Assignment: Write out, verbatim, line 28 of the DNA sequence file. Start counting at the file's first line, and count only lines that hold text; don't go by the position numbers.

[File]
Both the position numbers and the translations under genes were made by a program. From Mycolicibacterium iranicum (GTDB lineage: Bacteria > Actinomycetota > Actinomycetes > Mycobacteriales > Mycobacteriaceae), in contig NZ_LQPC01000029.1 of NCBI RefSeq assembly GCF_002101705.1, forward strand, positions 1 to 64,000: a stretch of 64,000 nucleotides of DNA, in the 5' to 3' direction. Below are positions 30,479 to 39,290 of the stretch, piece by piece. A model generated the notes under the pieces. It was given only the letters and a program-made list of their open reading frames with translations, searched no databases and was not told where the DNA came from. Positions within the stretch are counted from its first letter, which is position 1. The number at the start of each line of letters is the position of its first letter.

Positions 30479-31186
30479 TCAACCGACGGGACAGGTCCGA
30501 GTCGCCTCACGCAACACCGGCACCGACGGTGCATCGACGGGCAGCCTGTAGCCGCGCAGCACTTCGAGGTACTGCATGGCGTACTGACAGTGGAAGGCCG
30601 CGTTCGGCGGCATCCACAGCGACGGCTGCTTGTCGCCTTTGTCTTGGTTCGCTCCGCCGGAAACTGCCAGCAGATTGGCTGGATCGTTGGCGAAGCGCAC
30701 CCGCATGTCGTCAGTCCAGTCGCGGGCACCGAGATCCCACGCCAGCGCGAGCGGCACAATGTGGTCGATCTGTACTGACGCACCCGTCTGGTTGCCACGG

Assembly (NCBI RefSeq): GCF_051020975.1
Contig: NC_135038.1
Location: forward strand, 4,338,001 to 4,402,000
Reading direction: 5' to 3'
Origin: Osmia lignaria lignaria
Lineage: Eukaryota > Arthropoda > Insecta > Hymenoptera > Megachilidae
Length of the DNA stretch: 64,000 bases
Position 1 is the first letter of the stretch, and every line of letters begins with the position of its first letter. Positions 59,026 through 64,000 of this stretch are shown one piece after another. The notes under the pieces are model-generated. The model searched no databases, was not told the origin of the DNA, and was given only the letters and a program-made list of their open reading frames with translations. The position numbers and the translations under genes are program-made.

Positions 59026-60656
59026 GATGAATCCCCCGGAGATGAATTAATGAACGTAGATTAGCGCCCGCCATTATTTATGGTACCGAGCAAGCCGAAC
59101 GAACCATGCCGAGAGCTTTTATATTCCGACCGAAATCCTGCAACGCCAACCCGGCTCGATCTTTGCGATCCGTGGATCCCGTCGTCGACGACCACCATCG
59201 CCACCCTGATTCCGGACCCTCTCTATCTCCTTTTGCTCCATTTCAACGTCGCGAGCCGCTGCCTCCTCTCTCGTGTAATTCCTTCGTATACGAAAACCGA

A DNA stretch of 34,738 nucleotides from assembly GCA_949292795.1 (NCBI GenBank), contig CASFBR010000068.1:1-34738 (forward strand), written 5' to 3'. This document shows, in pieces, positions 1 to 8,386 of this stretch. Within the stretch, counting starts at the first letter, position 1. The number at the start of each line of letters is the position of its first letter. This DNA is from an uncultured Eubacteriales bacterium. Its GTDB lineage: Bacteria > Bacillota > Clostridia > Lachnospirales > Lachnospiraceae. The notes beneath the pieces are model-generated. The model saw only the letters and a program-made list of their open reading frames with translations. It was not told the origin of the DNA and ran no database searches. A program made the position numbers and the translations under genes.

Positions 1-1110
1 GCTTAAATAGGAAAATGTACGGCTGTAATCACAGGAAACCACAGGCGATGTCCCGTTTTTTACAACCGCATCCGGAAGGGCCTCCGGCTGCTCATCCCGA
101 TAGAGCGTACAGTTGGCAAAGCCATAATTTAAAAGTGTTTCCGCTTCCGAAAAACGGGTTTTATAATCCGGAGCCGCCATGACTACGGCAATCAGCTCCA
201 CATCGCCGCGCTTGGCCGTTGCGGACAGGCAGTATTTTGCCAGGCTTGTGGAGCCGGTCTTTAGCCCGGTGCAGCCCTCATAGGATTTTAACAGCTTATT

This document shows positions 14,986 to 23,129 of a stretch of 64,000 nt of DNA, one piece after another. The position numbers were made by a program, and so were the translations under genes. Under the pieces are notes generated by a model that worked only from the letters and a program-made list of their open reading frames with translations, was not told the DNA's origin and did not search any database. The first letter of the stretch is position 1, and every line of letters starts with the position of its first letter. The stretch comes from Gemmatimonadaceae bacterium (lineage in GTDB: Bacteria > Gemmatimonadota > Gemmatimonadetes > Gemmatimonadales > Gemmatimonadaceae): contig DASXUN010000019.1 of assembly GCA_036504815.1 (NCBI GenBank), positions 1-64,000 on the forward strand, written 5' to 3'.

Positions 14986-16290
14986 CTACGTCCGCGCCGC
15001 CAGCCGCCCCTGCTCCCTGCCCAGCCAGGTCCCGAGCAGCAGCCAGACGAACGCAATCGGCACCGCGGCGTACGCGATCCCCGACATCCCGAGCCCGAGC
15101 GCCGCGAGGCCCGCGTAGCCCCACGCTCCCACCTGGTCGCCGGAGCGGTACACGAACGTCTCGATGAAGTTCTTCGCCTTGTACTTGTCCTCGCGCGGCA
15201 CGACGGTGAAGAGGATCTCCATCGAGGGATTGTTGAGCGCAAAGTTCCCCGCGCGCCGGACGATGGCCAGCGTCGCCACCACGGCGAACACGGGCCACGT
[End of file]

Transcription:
15101 GCCGCGAGGCCCGCGTAGCCCCACGCTCCCACCTGGTCGCCGGAGCGGTACACGAACGTCTCGATGAAGTTCTTCGCCTTGTACTTGTCCTCGCGCGGCA